Etymology
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oblong (adj.)

"elongated, having one principal axis considerably longer than the others," early 15c., from Latin oblongus "more long than broad," originally "somewhat long," from ob "in front of; towards" here perhaps intensive (see ob-) + longus "long" (see long (adj.)). As a noun, "an oblong figure," from c. 1600.

updated on July 25, 2019

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Definitions of oblong from WordNet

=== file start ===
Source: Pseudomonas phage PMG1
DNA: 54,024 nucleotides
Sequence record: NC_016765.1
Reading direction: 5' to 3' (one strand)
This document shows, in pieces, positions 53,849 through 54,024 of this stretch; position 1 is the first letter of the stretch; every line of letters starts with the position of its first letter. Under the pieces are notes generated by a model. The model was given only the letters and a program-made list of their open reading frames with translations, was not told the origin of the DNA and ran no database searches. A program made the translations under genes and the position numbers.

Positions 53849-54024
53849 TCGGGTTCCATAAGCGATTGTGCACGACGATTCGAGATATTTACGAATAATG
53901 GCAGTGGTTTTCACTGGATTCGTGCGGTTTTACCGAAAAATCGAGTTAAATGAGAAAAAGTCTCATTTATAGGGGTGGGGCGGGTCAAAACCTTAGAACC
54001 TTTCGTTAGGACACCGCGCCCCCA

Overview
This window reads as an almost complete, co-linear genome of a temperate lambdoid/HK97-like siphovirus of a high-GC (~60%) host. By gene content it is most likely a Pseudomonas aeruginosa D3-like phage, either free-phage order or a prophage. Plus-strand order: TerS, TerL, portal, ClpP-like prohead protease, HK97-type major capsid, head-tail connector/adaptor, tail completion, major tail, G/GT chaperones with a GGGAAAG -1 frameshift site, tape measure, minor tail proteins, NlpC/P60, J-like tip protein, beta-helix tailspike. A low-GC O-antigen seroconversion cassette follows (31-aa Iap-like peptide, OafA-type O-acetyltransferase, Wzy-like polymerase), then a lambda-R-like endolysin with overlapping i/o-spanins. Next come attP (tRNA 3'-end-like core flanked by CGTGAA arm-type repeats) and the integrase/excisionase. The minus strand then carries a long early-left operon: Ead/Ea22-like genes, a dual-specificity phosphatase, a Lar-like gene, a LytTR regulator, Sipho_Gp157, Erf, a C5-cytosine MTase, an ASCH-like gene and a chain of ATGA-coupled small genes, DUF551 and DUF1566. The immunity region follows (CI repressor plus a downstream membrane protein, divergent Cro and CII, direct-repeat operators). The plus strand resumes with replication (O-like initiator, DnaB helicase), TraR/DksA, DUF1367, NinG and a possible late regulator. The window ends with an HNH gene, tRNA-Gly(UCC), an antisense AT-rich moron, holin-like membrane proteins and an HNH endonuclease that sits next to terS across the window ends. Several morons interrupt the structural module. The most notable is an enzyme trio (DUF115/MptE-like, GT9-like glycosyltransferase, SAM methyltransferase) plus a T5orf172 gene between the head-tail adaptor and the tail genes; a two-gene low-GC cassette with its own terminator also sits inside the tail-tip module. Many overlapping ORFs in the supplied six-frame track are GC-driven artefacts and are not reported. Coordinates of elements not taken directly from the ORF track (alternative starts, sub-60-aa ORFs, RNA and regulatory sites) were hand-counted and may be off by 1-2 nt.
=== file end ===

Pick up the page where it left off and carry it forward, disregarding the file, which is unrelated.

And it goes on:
1
oblong (adj.)
(of a leaf shape) having a somewhat elongated form with approximately parallel sides;
oblong (adj.)
deviating from a square or circle or sphere by being elongated in one direction;
2
oblong (n.)
a plane figure that deviates from a square or circle due to elongation;
Etymologies are not definitions. From wordnet.princeton.edu, not affiliated with etymonline.